“Did you know there used to be a Women’s Handbook?” I’ve been asking all of my friends this for the last few months, and everyone has said no. I’d heard about it during an interview, and been told it was a book the SU published to help women when they came to Cambridge, that they would stick it in your pidge on your first day here. But online, there is no record. I expected a few funny cartoons and some writing on supervisors that perhaps ran for half a decade at most. But the Women’s Handbook I found was enormous, it was decidedly political and it ran for over two decades. So, what happened to it?

The search started in an SU store room. I’d scoured iDiscover to little avail: a reference entry in Peterhouse, a copy in Medwards, a couple in the UL I could order from their warehouse. A filing cabinet seemed promising, but the draw marked ‘W’ only held dusty bottles of Sainsbury’s own wine. I hit a treasure trove of old SU zines hidden behind one of the posters I’d seen at the Fresher’s Fairs. There were far more documents than I expected: a monthly magazine dedicated to helping FTM people feel comfortable in their transition dated back to 2006; copies of No Definition from 2009 gave voices to queer people; ‘The little red book’ had blue, green, and black siblings, some with advice on sexual health, and safe drug use.

The SU store room, borderline falling apart, was rich political history the SU had funded. Politics that was student-led and actively worked to assist and orient students during their time here, was now hidden under a stack of posters. Pages and pages of evidence of a discursive political atmosphere that had been present in Cambridge for decades; now, entirely alien to me. But still no Women’s Handbook.

“Pages and pages of evidence of a discursive political atmosphere that had been present in Cambridge for decades; now, entirely alien to me”

I did find though, A Women’s Guide to Cambridge, written in 1983 by Dr. Sue Oosthuizen while she studied at Darwin. This was not the handbook I was hunting for, but it was something. A Women’s Guide is a historical account of women in Cambridge, it takes you on a walk through the town and tells you the stories of the women who have lived here. Sue told me it took her hours of research, the actual printing done on a long dead socialist printer on Mill Road. “It was about situating yourself in a political context as a woman.” She worries about my generation, fearing we’re not engaged enough with activism. A Women’s Guide foregrounds our existence here, it evidences the long road we’ve travelled.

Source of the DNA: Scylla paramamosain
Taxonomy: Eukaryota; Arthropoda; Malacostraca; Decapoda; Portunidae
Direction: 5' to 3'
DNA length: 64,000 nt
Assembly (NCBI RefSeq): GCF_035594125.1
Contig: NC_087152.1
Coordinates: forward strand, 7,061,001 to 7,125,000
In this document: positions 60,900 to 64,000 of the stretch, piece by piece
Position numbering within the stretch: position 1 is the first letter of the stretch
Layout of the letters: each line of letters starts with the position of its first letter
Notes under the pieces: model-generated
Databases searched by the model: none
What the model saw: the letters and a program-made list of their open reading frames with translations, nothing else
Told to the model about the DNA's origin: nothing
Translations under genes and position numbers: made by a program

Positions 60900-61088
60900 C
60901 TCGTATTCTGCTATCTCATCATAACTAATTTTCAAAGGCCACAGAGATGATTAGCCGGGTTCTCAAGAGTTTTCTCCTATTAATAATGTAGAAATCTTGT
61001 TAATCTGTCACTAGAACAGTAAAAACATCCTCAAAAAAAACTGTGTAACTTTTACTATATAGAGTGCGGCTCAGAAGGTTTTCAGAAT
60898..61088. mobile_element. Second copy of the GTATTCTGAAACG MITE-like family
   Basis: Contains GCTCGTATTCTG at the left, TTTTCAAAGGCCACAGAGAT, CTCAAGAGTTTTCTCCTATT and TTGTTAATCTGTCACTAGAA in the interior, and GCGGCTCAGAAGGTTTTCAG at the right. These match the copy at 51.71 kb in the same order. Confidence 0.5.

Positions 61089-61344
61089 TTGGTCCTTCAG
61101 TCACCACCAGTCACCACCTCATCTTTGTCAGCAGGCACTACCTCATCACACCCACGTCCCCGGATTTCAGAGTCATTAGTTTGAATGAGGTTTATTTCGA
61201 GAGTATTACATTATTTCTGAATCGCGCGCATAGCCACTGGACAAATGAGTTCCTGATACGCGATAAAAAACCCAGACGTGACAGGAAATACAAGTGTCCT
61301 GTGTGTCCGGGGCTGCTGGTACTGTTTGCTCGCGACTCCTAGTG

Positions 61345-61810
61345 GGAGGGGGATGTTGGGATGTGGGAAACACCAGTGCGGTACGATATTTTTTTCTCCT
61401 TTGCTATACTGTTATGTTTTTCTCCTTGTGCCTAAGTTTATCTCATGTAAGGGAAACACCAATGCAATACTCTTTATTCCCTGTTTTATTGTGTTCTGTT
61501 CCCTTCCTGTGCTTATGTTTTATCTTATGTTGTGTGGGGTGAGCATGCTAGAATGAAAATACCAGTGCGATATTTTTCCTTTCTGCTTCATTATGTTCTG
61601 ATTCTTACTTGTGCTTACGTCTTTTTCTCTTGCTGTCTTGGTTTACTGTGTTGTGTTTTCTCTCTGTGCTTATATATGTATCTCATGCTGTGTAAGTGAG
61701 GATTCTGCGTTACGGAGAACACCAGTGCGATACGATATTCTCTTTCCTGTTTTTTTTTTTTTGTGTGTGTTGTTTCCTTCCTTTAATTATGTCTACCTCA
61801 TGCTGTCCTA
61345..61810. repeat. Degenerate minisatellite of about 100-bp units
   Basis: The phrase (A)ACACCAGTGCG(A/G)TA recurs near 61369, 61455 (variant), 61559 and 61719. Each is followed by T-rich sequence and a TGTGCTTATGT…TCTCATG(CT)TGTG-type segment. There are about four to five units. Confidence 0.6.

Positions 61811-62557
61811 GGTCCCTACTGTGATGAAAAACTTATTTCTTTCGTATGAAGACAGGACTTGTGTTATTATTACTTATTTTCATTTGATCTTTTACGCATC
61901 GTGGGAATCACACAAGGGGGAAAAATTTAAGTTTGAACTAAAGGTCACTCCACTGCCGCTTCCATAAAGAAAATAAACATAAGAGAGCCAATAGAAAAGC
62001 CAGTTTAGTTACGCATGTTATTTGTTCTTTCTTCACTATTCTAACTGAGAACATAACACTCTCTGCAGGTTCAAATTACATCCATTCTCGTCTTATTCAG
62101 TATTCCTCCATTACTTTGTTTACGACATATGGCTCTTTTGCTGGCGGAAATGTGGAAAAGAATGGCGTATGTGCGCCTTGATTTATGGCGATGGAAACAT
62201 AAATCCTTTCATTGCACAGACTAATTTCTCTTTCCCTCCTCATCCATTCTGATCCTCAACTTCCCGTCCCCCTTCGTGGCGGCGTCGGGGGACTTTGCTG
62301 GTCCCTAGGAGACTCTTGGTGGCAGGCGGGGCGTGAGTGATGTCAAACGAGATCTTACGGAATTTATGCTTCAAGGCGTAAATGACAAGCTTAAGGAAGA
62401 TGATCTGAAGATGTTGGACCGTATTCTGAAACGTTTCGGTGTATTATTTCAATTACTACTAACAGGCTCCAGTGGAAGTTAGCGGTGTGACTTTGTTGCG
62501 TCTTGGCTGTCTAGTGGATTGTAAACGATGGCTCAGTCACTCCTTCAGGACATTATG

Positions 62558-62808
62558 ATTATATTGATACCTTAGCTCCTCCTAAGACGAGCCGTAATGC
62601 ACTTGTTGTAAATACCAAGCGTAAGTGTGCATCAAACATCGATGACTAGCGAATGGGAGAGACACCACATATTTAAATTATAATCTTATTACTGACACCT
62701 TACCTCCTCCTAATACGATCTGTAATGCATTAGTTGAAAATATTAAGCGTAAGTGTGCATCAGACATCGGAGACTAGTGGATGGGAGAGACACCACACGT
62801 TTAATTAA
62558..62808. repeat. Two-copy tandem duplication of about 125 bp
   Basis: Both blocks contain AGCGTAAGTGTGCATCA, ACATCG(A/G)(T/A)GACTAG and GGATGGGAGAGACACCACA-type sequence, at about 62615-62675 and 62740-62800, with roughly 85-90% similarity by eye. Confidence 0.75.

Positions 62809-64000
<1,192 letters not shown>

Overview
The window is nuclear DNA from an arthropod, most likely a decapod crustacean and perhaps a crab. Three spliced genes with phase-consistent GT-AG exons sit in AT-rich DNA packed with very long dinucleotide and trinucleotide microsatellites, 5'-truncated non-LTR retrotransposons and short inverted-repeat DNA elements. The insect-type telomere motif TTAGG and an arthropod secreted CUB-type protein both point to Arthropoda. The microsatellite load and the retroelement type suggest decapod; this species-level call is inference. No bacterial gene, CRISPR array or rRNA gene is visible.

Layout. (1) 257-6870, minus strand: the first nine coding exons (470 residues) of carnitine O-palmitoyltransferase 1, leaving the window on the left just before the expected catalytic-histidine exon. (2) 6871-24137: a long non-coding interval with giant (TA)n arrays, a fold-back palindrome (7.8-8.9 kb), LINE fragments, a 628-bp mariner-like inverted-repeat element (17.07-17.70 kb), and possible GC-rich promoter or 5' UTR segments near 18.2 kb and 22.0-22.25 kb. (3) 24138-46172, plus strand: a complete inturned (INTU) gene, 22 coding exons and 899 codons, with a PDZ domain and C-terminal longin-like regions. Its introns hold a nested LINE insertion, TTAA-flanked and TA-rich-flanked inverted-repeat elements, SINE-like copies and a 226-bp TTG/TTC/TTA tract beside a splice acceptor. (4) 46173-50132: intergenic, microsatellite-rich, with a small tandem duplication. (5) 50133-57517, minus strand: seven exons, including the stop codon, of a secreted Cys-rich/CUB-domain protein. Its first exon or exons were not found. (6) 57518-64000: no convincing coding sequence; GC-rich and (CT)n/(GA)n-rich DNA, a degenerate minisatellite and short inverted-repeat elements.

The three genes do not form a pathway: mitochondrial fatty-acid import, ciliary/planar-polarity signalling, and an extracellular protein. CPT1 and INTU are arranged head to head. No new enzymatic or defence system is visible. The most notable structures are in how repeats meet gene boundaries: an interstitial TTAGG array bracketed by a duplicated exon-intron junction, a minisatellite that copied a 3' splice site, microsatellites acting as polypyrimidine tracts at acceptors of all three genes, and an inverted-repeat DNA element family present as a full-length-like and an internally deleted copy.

Eventually, I got my hands on the copies of the Women’s Handbook. They’d been moved out of the store room by recently resigned Women’s Officer Rosie Freeman, and sat in boxes next to her desk along with piles of old Women’s Campaign work.

A hand-drawn “Hello!” is a reader’s introduction to the first ever Women’s Handbook, produced by Helen Fox and Maggie Hammond in 1987. “This is the first ever Cambridge Women’s Handbook produced for and by women (and may there be many more),” the pair wrote. These editions were produced in collaboration between Anglia Ruskin and Cambridge University, the aim, as the Handbook recounts, was “to work together on issues that affect us all.” Coming together seems to be the governing principle for these early editions, with academics and students producing the book together. Dr Lisa Jardin, Jesus College’s first female fellow, wrote an article called ‘Problems with Studying in a Male Dominated Environment’. Her main piece of advice is that female academics will have your back: “Go to a friendly senior member […] she can, and almost certainly always will help.” There seemed to be a different culture of female solidarity then.

The Handbook records articles written by a variety of academics. “Everything that we were doing on contraception and sexual health, many people just didn’t know,” Liz Stanley, the editor of the publication from 1990 to 1992, told me. “What we were trying to do on that practical level was to get over the barrier for women getting this information. The Handbook would be in your pigeon hole on your first day, so if you needed it, it was there.”

“She worries about my generation, fearing we’re not engaged enough with activism”